In the 37 townships affected by the measures, no appeals will be allowed for convictions handed down by military tribunals, with the exception of the death penalty, which must be approved by junta chief Min Aung Hlaing, according to the state-run Global New Light of Myanmar newspaper.

Myanmar has been in turmoil since a 2021 coup ousted Aung San Suu Kyi's government, and a subsequent crackdown on dissent has sparked fighting across swathes of the nation.

The latest announcement signals the junta is looking for new ways to stamp out resistance in areas where anti-coup fighters are active. — AFP

February 2, 2023 - 10:44am

The United States denounces the Myanmar junta's extension of a state of emergency, saying it prolonged suffering two years after a coup toppled an elected government.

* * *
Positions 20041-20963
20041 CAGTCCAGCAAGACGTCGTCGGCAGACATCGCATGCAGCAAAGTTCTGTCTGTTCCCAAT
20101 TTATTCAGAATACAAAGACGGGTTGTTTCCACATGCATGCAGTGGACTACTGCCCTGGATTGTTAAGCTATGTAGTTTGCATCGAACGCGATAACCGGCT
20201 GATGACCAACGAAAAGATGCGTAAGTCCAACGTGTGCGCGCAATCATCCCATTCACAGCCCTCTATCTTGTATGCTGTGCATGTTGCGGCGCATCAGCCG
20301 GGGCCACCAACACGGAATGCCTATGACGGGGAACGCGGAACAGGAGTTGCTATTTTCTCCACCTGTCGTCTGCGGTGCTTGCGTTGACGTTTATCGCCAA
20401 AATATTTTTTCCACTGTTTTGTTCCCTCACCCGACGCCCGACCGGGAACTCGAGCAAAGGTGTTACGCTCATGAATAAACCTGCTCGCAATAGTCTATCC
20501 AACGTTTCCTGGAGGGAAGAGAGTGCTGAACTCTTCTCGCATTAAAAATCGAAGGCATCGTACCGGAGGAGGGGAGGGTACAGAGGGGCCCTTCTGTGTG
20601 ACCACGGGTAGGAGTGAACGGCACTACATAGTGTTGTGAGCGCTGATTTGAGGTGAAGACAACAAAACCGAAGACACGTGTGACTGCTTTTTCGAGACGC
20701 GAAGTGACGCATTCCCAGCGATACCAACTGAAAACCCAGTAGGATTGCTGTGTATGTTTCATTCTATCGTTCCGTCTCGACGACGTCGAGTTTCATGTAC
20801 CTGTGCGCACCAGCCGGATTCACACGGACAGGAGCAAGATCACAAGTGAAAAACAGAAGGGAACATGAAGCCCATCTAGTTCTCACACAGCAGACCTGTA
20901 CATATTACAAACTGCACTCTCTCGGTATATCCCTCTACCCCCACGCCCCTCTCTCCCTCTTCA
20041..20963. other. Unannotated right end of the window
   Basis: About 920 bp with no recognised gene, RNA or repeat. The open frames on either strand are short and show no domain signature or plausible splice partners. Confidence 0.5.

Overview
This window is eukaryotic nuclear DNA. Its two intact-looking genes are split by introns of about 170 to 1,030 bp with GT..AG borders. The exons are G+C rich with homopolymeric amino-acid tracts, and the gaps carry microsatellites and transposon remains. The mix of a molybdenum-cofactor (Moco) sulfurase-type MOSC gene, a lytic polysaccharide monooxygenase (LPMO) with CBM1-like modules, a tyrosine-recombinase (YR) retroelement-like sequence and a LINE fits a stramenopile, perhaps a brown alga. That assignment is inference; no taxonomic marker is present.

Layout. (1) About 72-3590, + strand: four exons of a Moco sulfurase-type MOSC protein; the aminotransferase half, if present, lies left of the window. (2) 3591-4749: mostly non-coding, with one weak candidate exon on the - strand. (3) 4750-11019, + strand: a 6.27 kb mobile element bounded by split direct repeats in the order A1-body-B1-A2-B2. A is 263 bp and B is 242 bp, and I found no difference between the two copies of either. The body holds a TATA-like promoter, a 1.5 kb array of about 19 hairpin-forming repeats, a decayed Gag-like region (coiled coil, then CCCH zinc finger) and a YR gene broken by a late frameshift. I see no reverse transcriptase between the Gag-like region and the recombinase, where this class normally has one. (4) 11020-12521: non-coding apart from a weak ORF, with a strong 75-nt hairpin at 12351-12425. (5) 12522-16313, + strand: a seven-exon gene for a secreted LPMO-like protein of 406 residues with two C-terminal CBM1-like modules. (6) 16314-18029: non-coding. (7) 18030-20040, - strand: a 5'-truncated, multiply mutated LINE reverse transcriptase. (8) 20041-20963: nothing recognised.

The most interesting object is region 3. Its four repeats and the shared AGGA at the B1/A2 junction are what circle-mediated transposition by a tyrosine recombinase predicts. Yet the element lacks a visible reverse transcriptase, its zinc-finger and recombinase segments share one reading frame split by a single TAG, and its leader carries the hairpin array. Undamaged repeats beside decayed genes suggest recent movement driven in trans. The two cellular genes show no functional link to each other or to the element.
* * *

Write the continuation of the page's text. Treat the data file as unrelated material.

"The United States strongly opposes the Burma military regime's decision to extend the state of emergency, prolonging the military's illegitimate rule and the suffering it inflicts upon the country," State Department spokesman Ned Price says, using Myanmar's former name.

The junta on the coup anniversary said it was extending the emergency by six months, pushing back the date for elections under the constitution. — AFP 

February 1, 2023 - 12:35pm

Myanmar democracy activists call on businesses to close nationwide to mark the second anniversary of the coup that toppled Aung San Suu Kyi's government, with the junta hinting it may extend a state of emergency and delay new elections.